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room1 can call room2 which can call room1 which can call room2, ad infinitum, all without returning. You seriously need to reconsider your design.

 

What happens if you don't type in a number. What happens if you enter the number that breaks out of the do...while loop.

 

Why don't you pass inventory to each function. You may as well just have a local bool hasKey in each function in the moment, because you can only find 1 key in each room and when you call another function you will forget you ever had any others, at the moment. Actually, you won't forget you had them since the contents of Inventory will be the contents of the stack, so it could be anything.

 

You can't find key3 anyway.

 

Sorry to be harsh...

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I remember working on this exact same type of problem when I started college.  Me and a friend worked on a text game for a whole semester.  So much fun.  And oh, how bad that code would look to me now (17 years later) and how quickly we could write the whole thing now (about 2 weekends).  But it was such a great learning experience.

 

Anyway, I have more than one suggestion / lesson I'd like to share with you, but I'm going to start with just the 1 I think if most important.  An example of "polymorphism" applied to the concept of a Room, to allow you to have a common game loop.  I'm going to try to change as little as possible of your code to give you the minimum example.  Also, I might have left little C++ things out because I've been doing C# for the last 8 years, but hopefully I kept it close enough to compiling C++ code that you can fill in any mistakes I might have made.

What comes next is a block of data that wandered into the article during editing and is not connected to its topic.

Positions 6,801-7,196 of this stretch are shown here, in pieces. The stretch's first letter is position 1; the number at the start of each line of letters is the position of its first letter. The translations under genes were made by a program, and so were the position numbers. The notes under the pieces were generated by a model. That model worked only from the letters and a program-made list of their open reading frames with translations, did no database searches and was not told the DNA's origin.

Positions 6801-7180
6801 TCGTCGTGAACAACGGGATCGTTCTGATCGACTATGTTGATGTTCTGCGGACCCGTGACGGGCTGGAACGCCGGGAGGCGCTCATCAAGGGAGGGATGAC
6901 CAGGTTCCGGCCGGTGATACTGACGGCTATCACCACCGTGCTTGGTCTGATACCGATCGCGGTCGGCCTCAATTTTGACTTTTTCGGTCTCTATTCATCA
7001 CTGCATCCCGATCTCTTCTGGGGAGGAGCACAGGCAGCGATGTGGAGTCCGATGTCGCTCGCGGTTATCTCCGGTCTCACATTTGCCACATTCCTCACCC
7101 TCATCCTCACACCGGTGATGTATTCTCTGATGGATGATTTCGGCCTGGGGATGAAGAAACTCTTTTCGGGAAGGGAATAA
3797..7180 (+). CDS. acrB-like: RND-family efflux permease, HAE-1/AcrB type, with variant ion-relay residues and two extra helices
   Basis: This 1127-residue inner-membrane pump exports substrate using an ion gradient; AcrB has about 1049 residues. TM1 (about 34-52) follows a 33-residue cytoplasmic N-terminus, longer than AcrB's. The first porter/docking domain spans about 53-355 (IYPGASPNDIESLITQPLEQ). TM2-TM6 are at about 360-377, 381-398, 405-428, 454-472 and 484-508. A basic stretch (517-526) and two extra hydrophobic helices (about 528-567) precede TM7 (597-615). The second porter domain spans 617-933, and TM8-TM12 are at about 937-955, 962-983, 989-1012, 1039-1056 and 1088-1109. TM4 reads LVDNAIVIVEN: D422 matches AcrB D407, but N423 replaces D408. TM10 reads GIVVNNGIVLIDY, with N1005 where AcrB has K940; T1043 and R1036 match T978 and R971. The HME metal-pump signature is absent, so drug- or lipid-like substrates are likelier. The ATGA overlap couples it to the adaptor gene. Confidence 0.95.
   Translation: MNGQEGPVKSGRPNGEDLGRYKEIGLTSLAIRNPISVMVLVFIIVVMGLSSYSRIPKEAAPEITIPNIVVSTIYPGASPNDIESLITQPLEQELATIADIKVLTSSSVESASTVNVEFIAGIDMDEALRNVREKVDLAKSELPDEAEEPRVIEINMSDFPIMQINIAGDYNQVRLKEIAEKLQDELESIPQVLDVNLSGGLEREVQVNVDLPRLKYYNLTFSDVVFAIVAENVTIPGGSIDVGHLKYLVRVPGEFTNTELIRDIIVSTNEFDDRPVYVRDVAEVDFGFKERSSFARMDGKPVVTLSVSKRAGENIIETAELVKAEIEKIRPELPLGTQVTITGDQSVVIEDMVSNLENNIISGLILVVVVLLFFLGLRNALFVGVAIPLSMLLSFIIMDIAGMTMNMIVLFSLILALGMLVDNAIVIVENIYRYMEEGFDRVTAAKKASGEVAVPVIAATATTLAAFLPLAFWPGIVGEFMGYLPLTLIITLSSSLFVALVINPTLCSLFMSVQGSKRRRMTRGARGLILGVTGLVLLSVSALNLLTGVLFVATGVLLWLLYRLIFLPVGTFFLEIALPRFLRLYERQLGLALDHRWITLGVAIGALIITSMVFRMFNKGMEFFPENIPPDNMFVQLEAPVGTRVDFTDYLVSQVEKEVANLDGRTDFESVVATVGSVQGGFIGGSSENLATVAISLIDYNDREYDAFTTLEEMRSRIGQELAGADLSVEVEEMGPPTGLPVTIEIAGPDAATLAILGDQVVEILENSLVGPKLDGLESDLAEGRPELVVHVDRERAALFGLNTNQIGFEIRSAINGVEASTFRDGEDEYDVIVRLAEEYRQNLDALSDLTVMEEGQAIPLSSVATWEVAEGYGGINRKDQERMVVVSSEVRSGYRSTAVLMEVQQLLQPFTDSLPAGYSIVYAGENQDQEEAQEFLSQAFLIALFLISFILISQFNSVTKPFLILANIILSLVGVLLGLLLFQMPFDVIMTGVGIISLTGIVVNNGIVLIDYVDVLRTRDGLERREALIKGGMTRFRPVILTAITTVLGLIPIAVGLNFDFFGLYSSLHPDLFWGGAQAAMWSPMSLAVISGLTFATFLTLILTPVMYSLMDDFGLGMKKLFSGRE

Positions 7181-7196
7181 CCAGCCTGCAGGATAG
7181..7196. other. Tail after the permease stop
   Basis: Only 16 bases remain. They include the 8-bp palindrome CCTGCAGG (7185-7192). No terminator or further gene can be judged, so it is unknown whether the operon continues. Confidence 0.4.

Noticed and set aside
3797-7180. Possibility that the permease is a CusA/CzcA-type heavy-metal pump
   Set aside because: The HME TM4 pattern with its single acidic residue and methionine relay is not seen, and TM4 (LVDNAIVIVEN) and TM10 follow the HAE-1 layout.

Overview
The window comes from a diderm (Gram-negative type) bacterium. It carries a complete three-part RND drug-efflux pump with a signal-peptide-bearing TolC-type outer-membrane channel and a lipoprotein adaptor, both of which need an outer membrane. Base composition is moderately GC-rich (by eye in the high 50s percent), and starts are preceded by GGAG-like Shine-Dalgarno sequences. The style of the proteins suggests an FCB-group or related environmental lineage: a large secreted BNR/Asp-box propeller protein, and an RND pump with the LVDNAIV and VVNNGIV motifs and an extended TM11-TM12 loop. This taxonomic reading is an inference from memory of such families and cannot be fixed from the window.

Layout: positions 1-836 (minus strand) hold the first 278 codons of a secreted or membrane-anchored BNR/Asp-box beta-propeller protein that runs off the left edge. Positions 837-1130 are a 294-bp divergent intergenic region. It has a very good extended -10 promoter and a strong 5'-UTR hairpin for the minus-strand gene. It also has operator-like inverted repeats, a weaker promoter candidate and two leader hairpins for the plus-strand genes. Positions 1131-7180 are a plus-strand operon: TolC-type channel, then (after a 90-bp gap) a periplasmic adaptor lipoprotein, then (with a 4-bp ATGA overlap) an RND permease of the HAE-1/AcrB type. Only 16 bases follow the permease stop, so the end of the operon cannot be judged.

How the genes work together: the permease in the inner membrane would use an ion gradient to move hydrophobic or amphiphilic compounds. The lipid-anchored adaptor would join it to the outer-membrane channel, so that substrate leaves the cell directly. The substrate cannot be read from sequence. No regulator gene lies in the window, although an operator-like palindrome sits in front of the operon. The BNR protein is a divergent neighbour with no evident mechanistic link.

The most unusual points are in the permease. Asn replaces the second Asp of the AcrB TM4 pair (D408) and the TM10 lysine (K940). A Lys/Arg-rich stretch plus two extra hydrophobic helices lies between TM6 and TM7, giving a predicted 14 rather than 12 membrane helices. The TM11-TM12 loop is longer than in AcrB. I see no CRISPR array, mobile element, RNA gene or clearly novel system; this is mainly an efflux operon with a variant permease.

Here's the design of the simplest Game / Room API I could think of:

class Room
{
    public:
        virtual void DisplayMenu() = 0;
        virtual Room ProcessInput(int num) = 0;
};

class Game
{
    Room *currentRoom;

    public:
        void GameLoop();
};

Here's some simple code for the game loop:

void Game::GameLoop()
{
    // start the game in room 1
    currentRoom = new Room1();
    
    // run the game loop as long as there is a room to be in.
    while(currentRoom != null)
    {
        int menuSelection;
        
        // present the user a set of choices for the current room
        currentRoom->DisplayMenu();
        
        // get the user's menu selection
        cin >> menuSelection;
        
        // process
        currentRoom = currentRoom->ProcessInput(menuSelection);
    }
}

And finally, here's the code for your first 2 rooms:

class Room1 : Room
{
    public:
        void DisplayMenu()
        {
            cout<<"\nWhat do you want to look?:\n";
            cout<<"1. Desk\n";
            cout<<"2. Table\n";
            cout<<"3. Door\n";
        }
        
        Room ProcessInput(int num)
        {
            Room nextRoom = this;
            
            if (num == 1) {
                cout<<"You found a key in the desk.\n";
                inventory.key1 = true;
            }